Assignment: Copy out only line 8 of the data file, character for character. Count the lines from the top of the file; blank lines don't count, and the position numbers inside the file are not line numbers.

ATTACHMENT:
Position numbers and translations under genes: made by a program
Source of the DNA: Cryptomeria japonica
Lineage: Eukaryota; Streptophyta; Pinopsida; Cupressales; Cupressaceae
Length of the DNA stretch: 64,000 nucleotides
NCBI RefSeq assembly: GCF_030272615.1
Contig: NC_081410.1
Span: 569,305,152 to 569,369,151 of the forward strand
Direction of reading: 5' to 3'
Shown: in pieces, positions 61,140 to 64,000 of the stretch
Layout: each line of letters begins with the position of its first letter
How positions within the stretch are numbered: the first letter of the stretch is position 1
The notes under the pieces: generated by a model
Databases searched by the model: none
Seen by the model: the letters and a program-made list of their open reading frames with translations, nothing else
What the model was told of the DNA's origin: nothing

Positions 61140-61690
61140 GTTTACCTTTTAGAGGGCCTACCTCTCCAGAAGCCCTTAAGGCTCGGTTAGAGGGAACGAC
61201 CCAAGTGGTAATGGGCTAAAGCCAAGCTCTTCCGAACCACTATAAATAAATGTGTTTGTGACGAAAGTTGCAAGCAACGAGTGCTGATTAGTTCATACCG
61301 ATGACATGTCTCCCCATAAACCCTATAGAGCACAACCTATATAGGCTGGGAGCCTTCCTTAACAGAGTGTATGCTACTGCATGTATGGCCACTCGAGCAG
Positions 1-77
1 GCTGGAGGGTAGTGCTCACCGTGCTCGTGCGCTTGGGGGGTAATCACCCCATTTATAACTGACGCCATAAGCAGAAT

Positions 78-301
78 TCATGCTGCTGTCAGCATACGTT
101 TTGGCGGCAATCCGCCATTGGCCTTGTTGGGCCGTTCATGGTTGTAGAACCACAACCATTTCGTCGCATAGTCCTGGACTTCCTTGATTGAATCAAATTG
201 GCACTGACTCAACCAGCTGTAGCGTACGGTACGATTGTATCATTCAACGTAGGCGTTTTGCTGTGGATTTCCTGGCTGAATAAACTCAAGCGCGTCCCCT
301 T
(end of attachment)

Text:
Direction of reading: 5' to 3'